Yesterday, I visited several blogs and made comments as a part of the blogging class I was taking. One of them, KanDo Journal & Kitchen, a blog about the food and tales from Norther Kyoto as its tagline says, was a delight to read.
Japan is a fascinating country. I am partial to it also because some of my closest friends are from Japan. Living in New York, we shared and learned from each other, and found more similarities in our cultures than differences. We are blessed (or one might say spoiled) in New York to have superb Japanese restaurants, bars, dessert shops, bakeries, groceries, supermarkets, and even bookstores. In fact, there are so many of them that we even get to do a price comparison for best grocery deals. After being exposed to all that for many years, traveling in Japan was a unique experience.
Another day I will write more about that, but today I would like to elaborate on one thing that Anna at KanDo Journal & Kitchen wrote. She said that “Japan is a photogenic country“, and I couldn’t agree more. A deep sense of refined aesthetics and elegance is found everywhere from landscaping to the simple packaging of everyday items. The Japanese aesthetics is influenced by the Shinto Buddhism, and the main principle is wabi-sabi, the beauty of things “imperfect, impermanent, and incomplete”, and there are seven more principles which I thought was quite interesting to learn about. I came across to another blog which explains it well here. I also need to mention another phenomenon – the kawai (cute) aesthetic. It is everywhere, in fashion, music, appearance, food, and more. I am pretty sure that you have seen photos of girls dressed in Hello Kitty costumes, or other characters, I think that might give you the idea.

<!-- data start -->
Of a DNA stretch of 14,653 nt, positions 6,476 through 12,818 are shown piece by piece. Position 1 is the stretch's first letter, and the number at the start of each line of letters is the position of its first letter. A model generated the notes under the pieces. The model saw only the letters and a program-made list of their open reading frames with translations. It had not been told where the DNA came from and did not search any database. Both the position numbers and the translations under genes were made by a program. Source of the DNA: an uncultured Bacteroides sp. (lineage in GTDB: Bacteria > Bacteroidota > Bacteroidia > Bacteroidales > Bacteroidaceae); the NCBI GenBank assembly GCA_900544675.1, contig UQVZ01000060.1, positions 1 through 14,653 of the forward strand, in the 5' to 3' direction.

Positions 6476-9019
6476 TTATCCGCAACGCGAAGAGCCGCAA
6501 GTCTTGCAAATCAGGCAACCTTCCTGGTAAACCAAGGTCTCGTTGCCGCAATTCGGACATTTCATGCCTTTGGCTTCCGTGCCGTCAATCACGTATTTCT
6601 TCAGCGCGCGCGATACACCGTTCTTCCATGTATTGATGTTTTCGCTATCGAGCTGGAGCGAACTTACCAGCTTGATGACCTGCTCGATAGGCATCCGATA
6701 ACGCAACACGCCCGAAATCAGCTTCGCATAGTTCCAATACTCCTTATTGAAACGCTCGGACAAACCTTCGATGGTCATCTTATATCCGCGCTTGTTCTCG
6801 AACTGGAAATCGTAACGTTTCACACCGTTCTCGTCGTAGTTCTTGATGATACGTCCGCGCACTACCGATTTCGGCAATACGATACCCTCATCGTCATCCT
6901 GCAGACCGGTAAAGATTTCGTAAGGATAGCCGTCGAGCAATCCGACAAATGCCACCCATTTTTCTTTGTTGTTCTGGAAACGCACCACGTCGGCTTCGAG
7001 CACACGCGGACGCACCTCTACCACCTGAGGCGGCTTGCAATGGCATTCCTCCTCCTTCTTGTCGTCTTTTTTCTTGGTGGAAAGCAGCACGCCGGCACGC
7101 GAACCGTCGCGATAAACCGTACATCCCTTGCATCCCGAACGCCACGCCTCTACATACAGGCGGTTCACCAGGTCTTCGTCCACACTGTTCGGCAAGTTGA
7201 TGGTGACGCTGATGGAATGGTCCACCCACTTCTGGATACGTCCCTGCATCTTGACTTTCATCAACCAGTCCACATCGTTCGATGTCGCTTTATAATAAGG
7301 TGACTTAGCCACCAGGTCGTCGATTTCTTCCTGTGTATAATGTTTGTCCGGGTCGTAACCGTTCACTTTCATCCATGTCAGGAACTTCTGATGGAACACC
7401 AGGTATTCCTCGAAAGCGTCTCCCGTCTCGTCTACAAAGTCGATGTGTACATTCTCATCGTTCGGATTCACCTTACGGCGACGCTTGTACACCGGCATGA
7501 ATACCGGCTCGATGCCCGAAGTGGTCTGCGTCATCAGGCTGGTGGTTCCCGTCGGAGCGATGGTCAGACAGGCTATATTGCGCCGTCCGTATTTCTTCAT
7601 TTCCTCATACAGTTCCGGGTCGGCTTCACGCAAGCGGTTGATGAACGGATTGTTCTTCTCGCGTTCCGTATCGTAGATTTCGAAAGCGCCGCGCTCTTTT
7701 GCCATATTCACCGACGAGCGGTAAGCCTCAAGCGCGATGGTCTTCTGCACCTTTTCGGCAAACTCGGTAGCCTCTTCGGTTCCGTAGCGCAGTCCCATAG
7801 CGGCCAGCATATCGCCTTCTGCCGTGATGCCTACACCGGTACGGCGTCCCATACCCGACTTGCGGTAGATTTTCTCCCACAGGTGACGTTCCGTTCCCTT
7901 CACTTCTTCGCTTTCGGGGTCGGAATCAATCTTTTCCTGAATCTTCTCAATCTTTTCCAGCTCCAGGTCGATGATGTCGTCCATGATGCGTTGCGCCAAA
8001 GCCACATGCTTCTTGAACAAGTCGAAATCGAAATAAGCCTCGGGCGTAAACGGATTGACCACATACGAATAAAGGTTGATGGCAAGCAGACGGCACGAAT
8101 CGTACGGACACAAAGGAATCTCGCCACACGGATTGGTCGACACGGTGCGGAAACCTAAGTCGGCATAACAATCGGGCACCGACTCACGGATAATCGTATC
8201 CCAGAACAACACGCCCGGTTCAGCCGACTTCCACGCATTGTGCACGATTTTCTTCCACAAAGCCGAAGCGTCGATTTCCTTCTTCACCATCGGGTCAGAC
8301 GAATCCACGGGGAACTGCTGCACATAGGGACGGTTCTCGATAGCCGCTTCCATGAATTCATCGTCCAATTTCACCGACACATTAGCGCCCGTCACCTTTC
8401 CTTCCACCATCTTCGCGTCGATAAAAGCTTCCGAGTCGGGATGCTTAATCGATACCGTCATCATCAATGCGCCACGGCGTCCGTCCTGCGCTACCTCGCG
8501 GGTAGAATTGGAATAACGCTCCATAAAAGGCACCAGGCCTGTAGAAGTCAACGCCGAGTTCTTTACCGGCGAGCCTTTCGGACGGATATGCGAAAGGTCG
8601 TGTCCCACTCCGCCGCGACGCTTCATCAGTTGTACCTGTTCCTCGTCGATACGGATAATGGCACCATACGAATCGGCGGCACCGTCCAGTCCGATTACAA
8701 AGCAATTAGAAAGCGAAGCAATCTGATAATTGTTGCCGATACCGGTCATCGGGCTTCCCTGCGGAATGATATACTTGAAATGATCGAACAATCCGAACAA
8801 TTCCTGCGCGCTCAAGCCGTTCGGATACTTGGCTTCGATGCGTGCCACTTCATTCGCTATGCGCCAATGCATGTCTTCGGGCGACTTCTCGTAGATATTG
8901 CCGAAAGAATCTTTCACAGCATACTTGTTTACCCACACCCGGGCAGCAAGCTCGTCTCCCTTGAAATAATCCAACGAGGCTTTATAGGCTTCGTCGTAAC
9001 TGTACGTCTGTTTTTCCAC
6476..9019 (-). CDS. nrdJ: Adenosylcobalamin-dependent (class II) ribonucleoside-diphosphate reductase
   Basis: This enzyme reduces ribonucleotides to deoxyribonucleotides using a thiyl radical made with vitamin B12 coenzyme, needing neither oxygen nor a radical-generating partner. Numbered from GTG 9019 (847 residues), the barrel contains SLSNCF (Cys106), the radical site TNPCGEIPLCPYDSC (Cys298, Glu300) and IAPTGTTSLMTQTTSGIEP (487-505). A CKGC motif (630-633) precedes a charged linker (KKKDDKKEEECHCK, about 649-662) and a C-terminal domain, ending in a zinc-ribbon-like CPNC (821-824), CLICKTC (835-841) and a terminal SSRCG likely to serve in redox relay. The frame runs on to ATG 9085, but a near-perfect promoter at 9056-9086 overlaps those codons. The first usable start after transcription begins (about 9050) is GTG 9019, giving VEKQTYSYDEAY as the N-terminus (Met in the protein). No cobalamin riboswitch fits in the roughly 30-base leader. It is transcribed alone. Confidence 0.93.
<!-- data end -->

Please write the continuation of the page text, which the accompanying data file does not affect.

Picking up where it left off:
Especially, the packaging presentation is over the top.They package everything multiple times, so pretty and luxurious that you don’t even want to unwrap the package because you want to look at it more.
Now, I would normally say that over packaging of everyday items create waste, but there are nine different recycling bins on my friends’ street, and apparently they recycle 77% of their plastic waste, so who am I to judge 🙂